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Cuyahoga County Proposes 'Microgrid' Electrical Power For Businesses

Cuyahoga County Executive Armond Budish is proposing a new county electric utility to offer power to businesses in small-scale “microgrids” around the Cleveland area.

The new utility would not have to offer electricity to all Cuyahoga County energy customers, Sustainability Director Mike Foley said. Instead, it could focus on providing reliable power in specific business districts.

“The idea is there is value to having an area where, if the larger grid goes down, we’re going to be able to keep a local grid up, especially in the commercial sector,” he told county council at a hearing Wednesday.

The proposal is wider in geographic scope than the Downtown Cleveland microgrid idea that was part of the region’s Amazon headquarters bid. The county and city are still talking about a possible downtown microgrid, Foley said.

Possible microgrid locations discussed at the meeting include the roofs of businesses around Cleveland-Hopkins International Airport, Broadview Heights and the planned Sherwin-Williams research and development center in Brecksville.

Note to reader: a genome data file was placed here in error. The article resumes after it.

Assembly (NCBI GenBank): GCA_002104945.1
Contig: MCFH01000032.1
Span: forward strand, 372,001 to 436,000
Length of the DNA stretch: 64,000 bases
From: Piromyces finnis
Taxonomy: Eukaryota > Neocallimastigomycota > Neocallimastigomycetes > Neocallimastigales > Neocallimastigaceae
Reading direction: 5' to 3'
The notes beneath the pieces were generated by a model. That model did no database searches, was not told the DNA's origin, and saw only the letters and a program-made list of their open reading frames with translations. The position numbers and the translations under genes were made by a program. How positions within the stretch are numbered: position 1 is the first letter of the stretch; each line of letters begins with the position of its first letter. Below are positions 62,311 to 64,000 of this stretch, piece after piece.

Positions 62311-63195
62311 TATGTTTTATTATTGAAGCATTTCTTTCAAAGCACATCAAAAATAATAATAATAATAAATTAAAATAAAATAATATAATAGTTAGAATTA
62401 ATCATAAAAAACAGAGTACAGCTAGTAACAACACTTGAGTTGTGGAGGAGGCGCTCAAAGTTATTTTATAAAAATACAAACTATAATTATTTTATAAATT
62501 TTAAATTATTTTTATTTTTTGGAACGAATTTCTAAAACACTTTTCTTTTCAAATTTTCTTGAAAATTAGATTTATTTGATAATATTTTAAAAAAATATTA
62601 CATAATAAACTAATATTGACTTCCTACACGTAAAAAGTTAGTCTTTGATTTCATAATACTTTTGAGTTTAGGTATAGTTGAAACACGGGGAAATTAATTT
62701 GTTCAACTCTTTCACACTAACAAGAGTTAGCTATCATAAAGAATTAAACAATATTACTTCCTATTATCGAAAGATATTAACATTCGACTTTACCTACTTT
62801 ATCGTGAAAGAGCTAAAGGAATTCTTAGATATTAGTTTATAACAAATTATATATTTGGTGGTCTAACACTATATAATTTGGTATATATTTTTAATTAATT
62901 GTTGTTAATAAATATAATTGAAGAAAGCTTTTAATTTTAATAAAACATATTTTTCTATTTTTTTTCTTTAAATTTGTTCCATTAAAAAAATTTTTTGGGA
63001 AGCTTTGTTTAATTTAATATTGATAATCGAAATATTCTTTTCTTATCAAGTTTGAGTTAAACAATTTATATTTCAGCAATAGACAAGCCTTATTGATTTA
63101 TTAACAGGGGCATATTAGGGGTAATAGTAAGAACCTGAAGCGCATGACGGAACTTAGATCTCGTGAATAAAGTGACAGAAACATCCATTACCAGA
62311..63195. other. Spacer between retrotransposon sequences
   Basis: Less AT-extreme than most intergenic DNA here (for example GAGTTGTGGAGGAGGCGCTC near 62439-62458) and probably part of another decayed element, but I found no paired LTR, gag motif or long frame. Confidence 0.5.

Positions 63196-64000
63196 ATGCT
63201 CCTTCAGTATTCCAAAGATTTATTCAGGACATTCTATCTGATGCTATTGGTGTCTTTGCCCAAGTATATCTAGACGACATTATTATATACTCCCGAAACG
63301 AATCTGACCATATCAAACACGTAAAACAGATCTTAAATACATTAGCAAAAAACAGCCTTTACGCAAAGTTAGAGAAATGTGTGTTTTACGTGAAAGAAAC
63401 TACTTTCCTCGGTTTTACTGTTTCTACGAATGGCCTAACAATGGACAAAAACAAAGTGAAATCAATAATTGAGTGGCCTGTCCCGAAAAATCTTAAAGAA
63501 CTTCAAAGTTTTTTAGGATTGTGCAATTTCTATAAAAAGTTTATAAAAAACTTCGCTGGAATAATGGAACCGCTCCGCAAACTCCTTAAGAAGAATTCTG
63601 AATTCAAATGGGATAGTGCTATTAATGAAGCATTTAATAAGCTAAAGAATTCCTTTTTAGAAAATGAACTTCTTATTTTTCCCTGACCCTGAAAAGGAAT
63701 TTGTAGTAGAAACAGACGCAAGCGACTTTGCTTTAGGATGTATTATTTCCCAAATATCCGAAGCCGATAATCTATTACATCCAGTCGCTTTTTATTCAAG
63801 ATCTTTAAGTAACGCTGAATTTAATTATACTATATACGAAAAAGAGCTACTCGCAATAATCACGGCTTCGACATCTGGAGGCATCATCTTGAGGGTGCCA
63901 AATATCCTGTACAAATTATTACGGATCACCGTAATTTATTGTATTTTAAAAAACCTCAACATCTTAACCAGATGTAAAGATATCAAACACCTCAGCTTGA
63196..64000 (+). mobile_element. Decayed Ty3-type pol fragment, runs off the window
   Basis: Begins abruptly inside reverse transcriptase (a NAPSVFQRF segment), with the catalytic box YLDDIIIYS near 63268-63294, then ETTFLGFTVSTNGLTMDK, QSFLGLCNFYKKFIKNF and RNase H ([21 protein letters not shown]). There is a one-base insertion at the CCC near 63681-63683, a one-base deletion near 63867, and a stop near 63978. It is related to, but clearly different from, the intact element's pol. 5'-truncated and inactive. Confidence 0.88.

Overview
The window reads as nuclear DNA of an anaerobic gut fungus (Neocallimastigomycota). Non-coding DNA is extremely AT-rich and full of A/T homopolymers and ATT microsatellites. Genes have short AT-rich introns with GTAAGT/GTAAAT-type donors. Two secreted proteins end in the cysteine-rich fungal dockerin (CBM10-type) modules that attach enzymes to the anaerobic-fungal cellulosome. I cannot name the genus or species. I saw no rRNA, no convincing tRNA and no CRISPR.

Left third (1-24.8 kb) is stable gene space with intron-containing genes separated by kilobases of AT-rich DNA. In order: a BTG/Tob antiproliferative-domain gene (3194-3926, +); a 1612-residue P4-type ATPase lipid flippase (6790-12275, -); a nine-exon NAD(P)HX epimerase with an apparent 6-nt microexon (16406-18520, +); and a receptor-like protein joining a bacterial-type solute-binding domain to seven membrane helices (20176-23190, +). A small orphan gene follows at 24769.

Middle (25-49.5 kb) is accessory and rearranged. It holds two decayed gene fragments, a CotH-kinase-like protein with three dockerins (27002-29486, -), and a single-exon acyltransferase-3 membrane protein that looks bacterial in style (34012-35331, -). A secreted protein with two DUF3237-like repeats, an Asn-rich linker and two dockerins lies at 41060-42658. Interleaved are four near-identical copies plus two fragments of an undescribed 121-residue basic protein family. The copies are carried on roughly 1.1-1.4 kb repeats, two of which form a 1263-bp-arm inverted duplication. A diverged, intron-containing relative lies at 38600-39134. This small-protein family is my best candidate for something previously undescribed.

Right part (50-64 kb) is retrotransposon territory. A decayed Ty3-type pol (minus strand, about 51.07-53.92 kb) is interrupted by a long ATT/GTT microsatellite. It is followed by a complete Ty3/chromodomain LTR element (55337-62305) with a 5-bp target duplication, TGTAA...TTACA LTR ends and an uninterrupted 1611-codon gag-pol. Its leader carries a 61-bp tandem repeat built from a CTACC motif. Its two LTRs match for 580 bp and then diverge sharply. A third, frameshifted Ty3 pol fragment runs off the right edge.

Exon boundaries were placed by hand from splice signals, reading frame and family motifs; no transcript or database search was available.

Landfills or property owned by land banks could provide space for solar farms powering the grids. In 2018, the county unveiled a 17-acre solar farm at a former landfill in Brooklyn.

The county would solicit bids from contractors to run the microgrid program, Foley said.

Council members questioned whether the county could be legally liable for power failures, whether businesses really wanted this service and whether the proposal would compete for customers with Cleveland Public Power and FirstEnergy.

County council took no action on the legislation Wednesday.

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